In Asia, the Middle East, and Africa, conflict and instability endure in contested border regions where local tensions connect with regional and global dynamics. The Asia Foundation, the Rift Valley Institute, and the Carnegie Middle East Center are working together to better understand the causes and impacts of conflict in these border areas and their international dimensions, support more effective policymaking and development programming, and build the capacity of their local partners to leverage research to advocate for peaceful change.About UsProgram Brochureعربي
Peripheral Vision: Views from the Borderlands sheds light on how political, security, and socio-economic developments affect the people living in contested borderlands and, reversely, how border dynamics shape change and transition at the national level. Peripheral Vision is published twice a year, as a timely update of dynamics on the ground, while also highlighting the latest news from the X-Border Local Research Network’s activities.
Jordan’s bahhara have suffered from a closed border with Syria, but efforts to resume informal trade ties continue.
As border crossings reopen, Jordanian authorities might have to tolerate a degree of informal petty trade with Syria to revive Ramtha's economy and prevent social unrest.
Over time, the Kuwait-Saudi border has developed a unique, flexible approach of firm physical boundaries but open economic boundaries. This approach allows both countries to resolve border disputes, such as an oil-related dispute from 2009 to 2019, but more investment could further strengthen Kuwait-Saudi ties.
The Iraqi-Syrian border continues to be geopolitically restless. Kurdish parties have taken advantage of central government weaknesses to increase their autonomy in these areas.
Ouargla Province, in central Algeria, is a resource-rich but infrastructure-poor province. As protests there ramp up, Algiers may find itself squeezed on solutions.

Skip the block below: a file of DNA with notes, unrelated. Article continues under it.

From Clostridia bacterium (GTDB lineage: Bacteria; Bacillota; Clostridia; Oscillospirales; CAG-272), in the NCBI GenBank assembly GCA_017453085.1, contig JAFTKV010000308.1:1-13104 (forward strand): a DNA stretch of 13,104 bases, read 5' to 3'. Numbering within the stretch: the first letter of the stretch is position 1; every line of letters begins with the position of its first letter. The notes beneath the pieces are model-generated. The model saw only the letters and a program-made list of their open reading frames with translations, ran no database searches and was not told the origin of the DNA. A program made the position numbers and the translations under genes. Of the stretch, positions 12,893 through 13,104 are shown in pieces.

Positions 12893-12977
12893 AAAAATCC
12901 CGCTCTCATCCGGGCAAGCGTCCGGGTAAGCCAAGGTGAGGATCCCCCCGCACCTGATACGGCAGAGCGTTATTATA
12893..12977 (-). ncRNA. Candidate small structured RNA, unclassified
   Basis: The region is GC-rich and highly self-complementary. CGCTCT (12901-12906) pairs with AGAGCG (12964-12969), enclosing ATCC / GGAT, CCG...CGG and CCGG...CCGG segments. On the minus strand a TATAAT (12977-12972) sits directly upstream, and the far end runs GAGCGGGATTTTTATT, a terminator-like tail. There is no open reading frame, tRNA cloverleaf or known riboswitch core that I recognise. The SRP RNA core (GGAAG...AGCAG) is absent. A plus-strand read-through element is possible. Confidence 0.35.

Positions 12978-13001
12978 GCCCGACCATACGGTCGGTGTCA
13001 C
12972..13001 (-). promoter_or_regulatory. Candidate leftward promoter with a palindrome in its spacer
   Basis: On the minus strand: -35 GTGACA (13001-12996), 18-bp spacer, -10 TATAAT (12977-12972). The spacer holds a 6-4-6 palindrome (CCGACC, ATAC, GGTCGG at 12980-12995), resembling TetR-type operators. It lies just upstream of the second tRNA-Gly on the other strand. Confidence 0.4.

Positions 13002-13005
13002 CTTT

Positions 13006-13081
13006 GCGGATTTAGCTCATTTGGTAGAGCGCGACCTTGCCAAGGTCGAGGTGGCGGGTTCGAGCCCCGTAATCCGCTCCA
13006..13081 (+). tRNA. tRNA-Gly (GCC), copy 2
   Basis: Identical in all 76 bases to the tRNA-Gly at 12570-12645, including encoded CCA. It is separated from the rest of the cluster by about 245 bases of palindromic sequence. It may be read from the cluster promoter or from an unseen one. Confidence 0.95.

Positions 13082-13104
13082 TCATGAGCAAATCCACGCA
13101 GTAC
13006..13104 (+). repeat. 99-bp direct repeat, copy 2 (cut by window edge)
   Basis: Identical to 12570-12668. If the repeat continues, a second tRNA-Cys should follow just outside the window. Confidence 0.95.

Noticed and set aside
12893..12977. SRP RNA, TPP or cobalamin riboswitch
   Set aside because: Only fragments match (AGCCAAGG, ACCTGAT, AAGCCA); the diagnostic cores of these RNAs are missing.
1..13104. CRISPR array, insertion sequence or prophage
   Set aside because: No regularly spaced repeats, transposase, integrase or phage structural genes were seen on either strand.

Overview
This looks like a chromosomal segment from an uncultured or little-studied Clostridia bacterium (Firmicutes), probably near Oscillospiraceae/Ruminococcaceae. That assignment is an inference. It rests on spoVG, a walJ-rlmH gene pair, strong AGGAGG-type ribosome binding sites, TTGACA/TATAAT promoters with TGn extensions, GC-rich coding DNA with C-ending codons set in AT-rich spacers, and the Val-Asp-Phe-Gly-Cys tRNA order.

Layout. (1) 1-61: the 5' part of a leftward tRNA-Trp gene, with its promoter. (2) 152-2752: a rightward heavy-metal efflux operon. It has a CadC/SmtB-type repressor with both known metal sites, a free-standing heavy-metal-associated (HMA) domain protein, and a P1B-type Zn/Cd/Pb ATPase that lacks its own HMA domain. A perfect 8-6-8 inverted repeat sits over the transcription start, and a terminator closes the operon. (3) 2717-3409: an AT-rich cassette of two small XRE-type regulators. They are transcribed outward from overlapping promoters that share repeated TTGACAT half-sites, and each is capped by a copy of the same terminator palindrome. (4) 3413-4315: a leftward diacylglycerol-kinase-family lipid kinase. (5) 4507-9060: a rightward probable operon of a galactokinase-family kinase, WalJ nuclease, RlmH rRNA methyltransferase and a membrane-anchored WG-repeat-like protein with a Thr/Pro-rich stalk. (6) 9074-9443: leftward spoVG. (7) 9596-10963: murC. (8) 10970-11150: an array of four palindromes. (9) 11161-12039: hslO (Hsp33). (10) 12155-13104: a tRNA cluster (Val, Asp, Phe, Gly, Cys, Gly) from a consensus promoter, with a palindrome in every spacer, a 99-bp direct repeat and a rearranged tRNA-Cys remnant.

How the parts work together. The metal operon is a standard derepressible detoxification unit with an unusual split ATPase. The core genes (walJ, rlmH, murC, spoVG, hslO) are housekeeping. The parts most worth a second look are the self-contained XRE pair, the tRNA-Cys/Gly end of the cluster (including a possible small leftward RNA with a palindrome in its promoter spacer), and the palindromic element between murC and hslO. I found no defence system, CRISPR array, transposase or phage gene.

Kuwait and Iraq have worked hard to rebuild bilateral ties. Resolving their maritime dispute as part of larger discussions could provide a model of diplomacy.
In an interview, Hamza Meddeb discusses the 2020 protests in the impoverished Tunisian region of Tataouine.
As Egypt and Ethiopia negotiate the details of the Grand Ethiopian Renaissance Dam, tensions are on the rise. Sudan, which has vested interest in the dam, too, could be an essential third party to smooth over the disputes.
Protesters in the marginalized city of Tataouine have successfully forced the hand of Tunisia's government, becoming an inspiration for other struggling regions. But while under tremendous constraints, including a pandemic, is Tunis even capable of delivering on its commitments?
Kurdish parties on both sides of the Iraqi-Syrian border have played a major role in defining cross-border dynamics, which has pushed Turkey to intervene both in northeastern Syria and in northern Iraq.
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The X-Border Local Research Network is part of the X-Border Conflict Evidence, Policy and Trends (XCEPT) program, a component of the UK Foreign, Commonwealth and Development Office (FCDO), and is funded by UK aid from the UK government.